Why then didn't the Thatcher government, upon installing the equal tax for local governments, directly decree drastically lower tax rates for each locale? Then the British masses would have welcomed instead of combatted the poll tax. The Thatcherite answer is that the central government would have had to assume funding of such local government activities as education, which would have raised either central taxes or the central government deficit.

But that only pushed the analysis one step further: why wasn't the Thatcher government prepared to slash such spending, which is almost as bloated as in the U.S.? Clearly the answer is either that the Thatcherites did not truly believe their own rhetoric or that they didn't have the guts to raise the issue. In either case, Mrs. Thatcher deserved her eventual fate.

In one area of the macro-economy we must regret the exit of Mrs. Thatcher: hers was the only voice raising a cry against the creation of the European Central Bank, issuing a new European currency unit. Unfortunately, and especially since the firing of her monetarist economic adviser, Sir Alan Walters, Mrs. Thatcher failed to make a convincing case for her opposition to this coming new order, putting it solely in cranky, hectoring terms of British national glory as against subordination to "Europe." She therefore came off as a narrow anti-European obstructionist as against a seemingly enlightened and beneficent "united Europe."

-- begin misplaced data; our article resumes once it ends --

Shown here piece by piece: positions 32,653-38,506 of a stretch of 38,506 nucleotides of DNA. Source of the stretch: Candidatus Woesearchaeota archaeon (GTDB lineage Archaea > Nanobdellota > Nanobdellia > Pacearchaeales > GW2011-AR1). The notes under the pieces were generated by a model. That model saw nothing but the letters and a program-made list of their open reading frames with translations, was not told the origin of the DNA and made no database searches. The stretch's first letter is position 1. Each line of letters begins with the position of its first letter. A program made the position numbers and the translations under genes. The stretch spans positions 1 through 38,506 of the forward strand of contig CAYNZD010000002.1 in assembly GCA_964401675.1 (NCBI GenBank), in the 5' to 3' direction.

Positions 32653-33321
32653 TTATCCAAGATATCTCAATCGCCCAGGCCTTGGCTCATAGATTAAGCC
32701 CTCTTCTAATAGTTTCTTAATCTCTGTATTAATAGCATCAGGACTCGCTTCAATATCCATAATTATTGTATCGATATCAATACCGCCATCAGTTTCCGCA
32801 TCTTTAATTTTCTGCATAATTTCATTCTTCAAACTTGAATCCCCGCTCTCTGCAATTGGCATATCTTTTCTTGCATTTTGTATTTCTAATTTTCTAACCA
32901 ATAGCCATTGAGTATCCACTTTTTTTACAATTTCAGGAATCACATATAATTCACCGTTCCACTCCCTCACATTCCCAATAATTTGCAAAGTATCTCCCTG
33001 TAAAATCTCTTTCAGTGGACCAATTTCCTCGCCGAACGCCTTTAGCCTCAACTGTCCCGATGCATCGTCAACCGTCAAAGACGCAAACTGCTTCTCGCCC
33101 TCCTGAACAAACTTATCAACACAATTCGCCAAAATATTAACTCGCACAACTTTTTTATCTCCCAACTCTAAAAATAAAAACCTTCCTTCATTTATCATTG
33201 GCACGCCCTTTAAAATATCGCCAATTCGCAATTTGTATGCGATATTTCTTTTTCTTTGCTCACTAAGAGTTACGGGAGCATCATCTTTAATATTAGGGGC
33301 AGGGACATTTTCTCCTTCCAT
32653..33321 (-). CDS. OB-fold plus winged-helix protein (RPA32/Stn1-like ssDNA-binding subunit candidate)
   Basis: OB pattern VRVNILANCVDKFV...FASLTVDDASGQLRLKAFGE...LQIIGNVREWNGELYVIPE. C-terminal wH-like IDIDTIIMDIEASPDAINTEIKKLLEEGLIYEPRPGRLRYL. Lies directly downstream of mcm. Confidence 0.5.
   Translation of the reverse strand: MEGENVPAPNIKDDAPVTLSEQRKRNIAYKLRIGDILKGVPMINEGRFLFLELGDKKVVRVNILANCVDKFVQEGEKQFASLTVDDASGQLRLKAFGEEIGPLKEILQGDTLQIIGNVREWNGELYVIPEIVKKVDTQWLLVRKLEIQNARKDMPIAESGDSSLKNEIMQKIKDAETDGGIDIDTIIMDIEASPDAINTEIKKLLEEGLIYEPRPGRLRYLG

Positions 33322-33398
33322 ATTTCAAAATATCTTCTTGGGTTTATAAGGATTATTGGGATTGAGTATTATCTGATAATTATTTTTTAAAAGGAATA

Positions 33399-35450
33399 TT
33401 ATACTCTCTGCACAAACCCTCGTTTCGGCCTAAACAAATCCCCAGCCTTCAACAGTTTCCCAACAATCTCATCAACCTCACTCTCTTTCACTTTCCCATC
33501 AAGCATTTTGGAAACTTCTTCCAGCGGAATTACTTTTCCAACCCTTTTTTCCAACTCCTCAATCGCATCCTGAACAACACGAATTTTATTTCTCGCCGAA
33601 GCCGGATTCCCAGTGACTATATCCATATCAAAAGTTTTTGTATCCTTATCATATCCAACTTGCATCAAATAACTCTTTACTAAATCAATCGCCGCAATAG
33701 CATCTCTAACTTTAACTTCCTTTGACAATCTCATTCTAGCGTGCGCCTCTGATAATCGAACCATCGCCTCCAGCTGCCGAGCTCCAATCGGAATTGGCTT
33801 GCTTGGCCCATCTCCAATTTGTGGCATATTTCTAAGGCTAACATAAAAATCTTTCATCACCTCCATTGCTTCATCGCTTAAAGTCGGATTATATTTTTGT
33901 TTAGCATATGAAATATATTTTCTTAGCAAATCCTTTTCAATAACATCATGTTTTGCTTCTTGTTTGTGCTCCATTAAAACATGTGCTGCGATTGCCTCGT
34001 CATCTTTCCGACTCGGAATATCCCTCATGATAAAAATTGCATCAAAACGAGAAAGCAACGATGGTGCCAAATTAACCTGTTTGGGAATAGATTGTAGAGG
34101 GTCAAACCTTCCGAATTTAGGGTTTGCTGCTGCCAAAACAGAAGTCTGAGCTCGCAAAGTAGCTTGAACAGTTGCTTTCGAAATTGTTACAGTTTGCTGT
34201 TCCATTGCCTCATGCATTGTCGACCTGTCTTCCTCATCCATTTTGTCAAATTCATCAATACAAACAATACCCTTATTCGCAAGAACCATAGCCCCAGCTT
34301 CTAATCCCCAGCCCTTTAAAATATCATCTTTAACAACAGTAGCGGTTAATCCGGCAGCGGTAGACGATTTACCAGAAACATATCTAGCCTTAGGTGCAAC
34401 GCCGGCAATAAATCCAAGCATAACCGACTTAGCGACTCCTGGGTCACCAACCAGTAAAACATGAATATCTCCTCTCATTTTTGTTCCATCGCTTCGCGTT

The problem in almost all analyses of the new European Community is the usual conflation of State and society. Socially and economically, to the extent that the new Europe will be a vast free-trade and free-capital-investment area, this new order will be all to the good: expanding the division of labor, the productivity, and the living standards of all the participating nations. Unfortunately, the essence of the new Europe will not be its free-trade area, but a giant new State bureaucracy, headquartered in Strasbourg and Brussels, controlling, regulating, and "equalizing" tax rates everywhere by coercing the raising of taxes in low-tax countries.

And the worst aspect of this united Europe is precisely the area that Mrs. Thatcher zeroed in on: money and banking. While the monetarists are dead wrong in preferring a Europe (or a world) of nationally fragmented fiat monies to an international gold money, they are right in warning of the dangers of the new scheme. For the problem is that the new currency will of course not be gold, a market-produced money, but a fiat paper issued in new currency units. So that the result of this neo-Keynesian scheme will be inflationary fiat money, the issue of which is controlled by the regional Central Bank, i.e., by the new regional government.

This collaboration will then make it much easier for the Central Banks of the U.S., Britain, and Japan, to collaborate with the new European Central Bank, and thereby to move rapidly toward the old Keynesian dream: a World Central Bank issuing a new world paper currency unit. And then, we would be truly off to the races, with the world's Money and macro-economy totally at the mercy of a world-wide inflation, centrally controlled by self-proclaimed all-wise Keynesian masters. It is unfortunate that Mrs. Thatcher would not articulate her opposition to the new monetary Europe in such terms.